Hydrangea Cheat Sheet
If you’re like me, you remember seeing hydrangeas growing in your grandmother’s yard. The shrubs were popular in cottage gardens and were often planted around porches, especially where I live, in the South. They still have an old-fashioned feel, but there are some gorgeous new varieties available nowadays, and let me tell you: these are not your grandmother’s hydrangeas.
I mean that in the best possible way. Some of the older hydrangeas were very picky about being pruned. If you cut them back at the wrong time of year, you wouldn’t get any flowers the following year, because they produced buds on what’s called “old wood.”
Even if you kept your pruning shears in the garden shed, a late cold snap could take out the buds. If the weather did cooperate, you still had only one flush of flowers in May or June. Hydrangeas were summertime showstoppers, but you had to wait a whole year for an encore.
Many of today’s hydrangeas have been developed to fix those flaws. ‘Tuff Stuff’ available at Monrovia is a new lacecap that re-blooms vigorously, producing pinkish-red flowers from midsummer until frost. It can take part shade to full sun, as long as it has adequate water, and it’s hardy in zones 5 to 9. (Don’t panic if your ‘Tuff Stuff’ has blue blossoms. It just means your soil is acidic.)
‘Blushing Bride’, introduced in 2005, is a re-bloomer from the Endless Summer series. It’s a mophead, sometimes called a bigleaf or French hydrangea. Technically, it’s Hydrangea macrophylla, with the big, blowzy flower heads Grandmomma grew. ‘Blushing Bride’s’ flowers start out snowy-white and blush pink as they age. You don’t have to prune, unless you want to control its size. If you do prune, you don’t have to worry; flower buds grow on old or new wood.
‘Forever and Ever Peppermint’ from Forever and Ever Plants may not really bloom that long, but it does have a long flowering period, from spring into fall, and bears on new and old wood, so again. It’s a mophead with white petals striped in peppermint pink (or bright blue, in acid soils). While the flowers are large, the plants only reach 2-3’ in width and height, so this is a good choice for a container.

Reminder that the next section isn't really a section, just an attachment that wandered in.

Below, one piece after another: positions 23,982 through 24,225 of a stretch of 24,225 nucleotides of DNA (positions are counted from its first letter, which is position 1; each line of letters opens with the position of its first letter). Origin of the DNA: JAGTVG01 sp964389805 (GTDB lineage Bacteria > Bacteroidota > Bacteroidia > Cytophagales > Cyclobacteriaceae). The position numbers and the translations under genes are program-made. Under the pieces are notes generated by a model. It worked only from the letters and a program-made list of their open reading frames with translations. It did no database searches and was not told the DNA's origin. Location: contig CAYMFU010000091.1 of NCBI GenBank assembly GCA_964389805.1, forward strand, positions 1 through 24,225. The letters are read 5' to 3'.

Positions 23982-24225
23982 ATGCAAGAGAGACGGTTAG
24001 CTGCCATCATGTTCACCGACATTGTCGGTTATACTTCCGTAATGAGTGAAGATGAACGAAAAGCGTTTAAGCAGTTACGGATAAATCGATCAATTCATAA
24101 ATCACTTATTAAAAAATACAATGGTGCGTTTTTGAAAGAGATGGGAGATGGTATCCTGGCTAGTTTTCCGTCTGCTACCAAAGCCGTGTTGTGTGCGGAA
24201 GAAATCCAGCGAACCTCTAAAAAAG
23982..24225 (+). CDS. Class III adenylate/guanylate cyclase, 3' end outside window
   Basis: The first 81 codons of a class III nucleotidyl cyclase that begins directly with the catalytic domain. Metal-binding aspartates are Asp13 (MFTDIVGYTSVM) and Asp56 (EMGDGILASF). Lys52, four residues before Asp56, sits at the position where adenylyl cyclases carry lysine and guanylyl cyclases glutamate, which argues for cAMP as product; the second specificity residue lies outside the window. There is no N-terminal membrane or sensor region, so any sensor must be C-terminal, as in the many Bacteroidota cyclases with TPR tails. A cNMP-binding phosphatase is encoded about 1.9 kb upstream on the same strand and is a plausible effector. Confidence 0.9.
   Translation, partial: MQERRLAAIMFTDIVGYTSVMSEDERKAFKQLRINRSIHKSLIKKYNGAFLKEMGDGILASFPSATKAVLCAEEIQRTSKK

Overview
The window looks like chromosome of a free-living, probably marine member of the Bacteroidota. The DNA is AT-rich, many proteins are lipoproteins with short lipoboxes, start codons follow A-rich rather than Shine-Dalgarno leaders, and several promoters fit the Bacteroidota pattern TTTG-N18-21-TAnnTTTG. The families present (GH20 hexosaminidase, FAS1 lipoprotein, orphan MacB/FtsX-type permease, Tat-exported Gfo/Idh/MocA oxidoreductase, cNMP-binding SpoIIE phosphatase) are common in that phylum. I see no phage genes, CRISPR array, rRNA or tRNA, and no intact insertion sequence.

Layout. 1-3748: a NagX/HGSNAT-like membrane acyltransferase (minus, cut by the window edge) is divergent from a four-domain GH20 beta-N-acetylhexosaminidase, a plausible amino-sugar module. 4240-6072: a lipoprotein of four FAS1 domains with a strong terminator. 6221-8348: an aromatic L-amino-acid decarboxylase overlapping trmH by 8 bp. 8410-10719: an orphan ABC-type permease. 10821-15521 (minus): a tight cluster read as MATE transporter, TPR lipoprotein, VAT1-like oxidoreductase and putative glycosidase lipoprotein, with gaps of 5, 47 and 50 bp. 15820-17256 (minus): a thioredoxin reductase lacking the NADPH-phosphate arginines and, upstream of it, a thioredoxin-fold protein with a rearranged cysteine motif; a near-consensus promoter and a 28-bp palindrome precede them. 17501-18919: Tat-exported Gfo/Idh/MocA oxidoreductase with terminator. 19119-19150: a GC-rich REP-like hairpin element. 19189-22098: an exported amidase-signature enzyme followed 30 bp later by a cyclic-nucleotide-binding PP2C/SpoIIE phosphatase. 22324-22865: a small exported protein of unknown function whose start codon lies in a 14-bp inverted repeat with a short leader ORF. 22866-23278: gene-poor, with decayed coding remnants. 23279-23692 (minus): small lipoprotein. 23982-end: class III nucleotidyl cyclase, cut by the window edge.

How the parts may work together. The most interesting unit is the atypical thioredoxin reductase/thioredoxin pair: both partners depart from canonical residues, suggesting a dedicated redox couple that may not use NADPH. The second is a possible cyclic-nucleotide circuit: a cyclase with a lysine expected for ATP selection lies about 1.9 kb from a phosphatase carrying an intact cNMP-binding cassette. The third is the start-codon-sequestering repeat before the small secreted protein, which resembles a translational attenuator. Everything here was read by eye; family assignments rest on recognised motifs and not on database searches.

When you’re shopping for hydrangeas this year, read the tags to make sure you’re getting an easy-care, ever-bloomer. Grandma would’ve loved these!
Types of Hydrangeas:
- Mophead hydrangeas, or Hydrangea macrophyllas, have rounded, globe-like flower heads. Most prefer morning sun and afternoon shade, but avoid heavy shade, which can cause poor flowering. Generally speaking, the further north you live, the more sun mopheads can tolerate. Mops come in blue and pink, as well as white, lavender, and lilac
- Lacecaps have flattened, loosely arranged flower heads. Also known as H. macrophylla normalis, they have the same basic growing requirements as mopheads.
- H. serratas are a subspecies of the macrophyllas, and they’re smaller shrubs. Give them part shade, if you live in a sunny climate; elsewhere, they can take more sun.
- H. arborescens is sometimes called smooth or wild hydrangea. The best-known variety is ‘Annabelle’, which bears big, white blooms and flowers dependably. Give this one some shade, especially if you live where the summers are hot.
- H. quercifolia, or oakleaf hydrangea, has cone-shaped flower heads. It’s native to the southeastern U.S. and often droops when the sun bears down, but be careful not to overwater. It needs good drainage. Oakleafs can be huge, so look for a dwarf if space is limited. If planted in a sunny spot, it will develop gorgeous fall leaf color. Give it some shade if your climate is hot.
How to Care for Hydrangeas:
- For lots of beautiful flowers, choose a hydrangea that’s cold hardy in your garden zone. Check the plant tag to see if it requires sun or shade, so you can plant it in the right spot. Early summer and fall are the best times to plant.
- Put your hydrangea where you won’t have to prune it. These shrubs grow vigorously, and besides—they’re big and beautiful by nature.
- Plant in soil that drains easily, and add good organic material, if needed, to help loosen it.
- Don’t plant your hydrangea any deeper than it was growing in the pot.
- Avoid planting under trees, where the roots will compete for moisture and nutrients.
- Keep your hydrangea watered for the first couple of years, to help develop strong roots. But don’t let water stand around your plants. Oakleafs are especially prone to root rot when they are kept too wet.
- Fertilize once a year with a balanced, slow-release fertilizer, or fertilize twice a year with 10-10-10. Commercial manure or compost is an organic alternative. Stop fertilizing by August to let your hydrangea get ready to go dormant.